To end the Xbox E3 event, Phil Spencer teased the company’s next project, a new console that would deliver “true 4K gaming and high-fidelity VR.” It’s coming in Holiday 2017, and it’s called (for now) Project Scorpio.
We don’t know too much about it yet, other than it will use an eight-core CPU with six teraflops of GPU power. When it comes out, you can use the same Xbox One and Xbox One S games and accessories to work with the Project Scorpio console.
According to Spencer, the reason for announcing Project Scorpio now was to give developers enough time to check it out and make games with the new hardware before it launches next year. More importantly, it’s a shot across the bow to the team at Sony and PlayStation, which are reportedly working on a new console, code-named “Neo,” which will support the 4K resolution as well as PlayStation VR.
If you're unclear on what exactly support for "VR" means here, you're not alone. There was no VR HMD announcement to go along with the Project Scorpio announcement, so it's not like this is a PSVR-style thing. However, there are some clues.
We spotted Todd Howard of Bethesda in the teaser reel saying that Project Scorpio could work with Fallout 4 VR, which means it would handle the Vive. A year ago, Microsoft demonstrated its marriage to the Oculus Rift by pledging that each would ship with an Xbox One controller and a wireless adapter for Windows. And we know that the Xbox One will essentially run Windows 10 as Microsoft creates it shared codebase for all devices.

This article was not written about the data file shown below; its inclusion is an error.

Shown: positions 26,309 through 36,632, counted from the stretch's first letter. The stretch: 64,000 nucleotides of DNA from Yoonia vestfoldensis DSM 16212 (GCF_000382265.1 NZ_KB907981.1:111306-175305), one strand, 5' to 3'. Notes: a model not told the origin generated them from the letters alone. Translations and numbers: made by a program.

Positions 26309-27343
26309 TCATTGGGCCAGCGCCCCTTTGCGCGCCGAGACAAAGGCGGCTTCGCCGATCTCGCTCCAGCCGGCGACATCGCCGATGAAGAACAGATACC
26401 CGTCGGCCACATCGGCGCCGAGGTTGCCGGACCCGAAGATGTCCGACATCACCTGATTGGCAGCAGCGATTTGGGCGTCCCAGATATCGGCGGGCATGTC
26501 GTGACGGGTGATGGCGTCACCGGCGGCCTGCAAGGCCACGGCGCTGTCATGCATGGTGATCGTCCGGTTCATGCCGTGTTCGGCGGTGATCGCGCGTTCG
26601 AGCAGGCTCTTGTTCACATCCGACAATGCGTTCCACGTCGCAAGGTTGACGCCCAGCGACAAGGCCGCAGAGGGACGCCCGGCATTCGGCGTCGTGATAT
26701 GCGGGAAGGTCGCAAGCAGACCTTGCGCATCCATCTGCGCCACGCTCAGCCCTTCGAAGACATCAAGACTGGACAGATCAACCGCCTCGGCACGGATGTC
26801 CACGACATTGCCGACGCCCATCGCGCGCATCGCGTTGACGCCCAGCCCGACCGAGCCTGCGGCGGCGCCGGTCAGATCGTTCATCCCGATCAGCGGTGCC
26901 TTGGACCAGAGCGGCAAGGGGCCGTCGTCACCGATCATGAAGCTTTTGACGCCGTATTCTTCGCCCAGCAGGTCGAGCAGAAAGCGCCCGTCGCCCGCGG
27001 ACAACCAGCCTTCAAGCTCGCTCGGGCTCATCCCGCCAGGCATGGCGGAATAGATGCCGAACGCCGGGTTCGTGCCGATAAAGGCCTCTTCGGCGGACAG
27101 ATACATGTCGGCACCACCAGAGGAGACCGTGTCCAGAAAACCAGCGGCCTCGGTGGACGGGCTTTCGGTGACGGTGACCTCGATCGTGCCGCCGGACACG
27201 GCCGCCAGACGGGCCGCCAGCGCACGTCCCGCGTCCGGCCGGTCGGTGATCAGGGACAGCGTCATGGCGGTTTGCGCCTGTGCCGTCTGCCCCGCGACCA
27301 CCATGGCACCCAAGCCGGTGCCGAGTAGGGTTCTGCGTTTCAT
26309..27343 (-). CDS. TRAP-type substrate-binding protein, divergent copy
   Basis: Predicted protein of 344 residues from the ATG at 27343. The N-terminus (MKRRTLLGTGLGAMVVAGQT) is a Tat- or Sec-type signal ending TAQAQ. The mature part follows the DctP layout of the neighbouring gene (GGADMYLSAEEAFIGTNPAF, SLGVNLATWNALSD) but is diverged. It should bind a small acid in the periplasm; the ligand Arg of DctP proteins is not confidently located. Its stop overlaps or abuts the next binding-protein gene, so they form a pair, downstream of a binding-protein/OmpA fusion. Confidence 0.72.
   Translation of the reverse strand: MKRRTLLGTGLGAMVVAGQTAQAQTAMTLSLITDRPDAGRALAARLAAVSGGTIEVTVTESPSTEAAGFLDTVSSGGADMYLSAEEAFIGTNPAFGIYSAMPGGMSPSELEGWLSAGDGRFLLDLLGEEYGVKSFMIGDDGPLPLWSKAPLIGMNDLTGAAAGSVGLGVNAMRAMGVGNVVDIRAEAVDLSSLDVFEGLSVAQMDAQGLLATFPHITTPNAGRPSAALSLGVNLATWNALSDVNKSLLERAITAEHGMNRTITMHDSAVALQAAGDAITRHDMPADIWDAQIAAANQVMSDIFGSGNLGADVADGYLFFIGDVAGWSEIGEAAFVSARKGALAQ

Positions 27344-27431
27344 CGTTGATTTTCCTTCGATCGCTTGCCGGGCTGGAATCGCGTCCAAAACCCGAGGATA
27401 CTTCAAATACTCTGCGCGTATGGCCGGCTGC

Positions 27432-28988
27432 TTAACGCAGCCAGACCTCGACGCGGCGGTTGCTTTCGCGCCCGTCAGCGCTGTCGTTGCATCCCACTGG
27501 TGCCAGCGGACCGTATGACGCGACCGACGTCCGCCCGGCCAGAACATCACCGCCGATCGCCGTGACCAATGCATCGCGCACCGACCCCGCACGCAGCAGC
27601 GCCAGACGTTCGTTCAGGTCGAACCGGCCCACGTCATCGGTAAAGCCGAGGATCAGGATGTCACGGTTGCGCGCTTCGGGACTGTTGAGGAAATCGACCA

Piecing together the above, perhaps Microsoft is making a hardware-agnostic play here. Maybe Project Scorpio will support both Vive and Rift (and OSVR HDK, for that matter), which would be a double coup. Not only would that allow an Xbox device to work with the HMD of your choice, it lets Microsoft avoid the trouble and expense of creating its own VR HMD.
Of course, Microsoft has the HoloLens, but that's a fundamentally different device than the Rift, Vive or OSVR HDK, and furthermore, the HoloLens is a completely self-contained mobile device.
No, for Microsoft, an HMD-agnostic approach may be the best way to compete against the closed-system PSVR.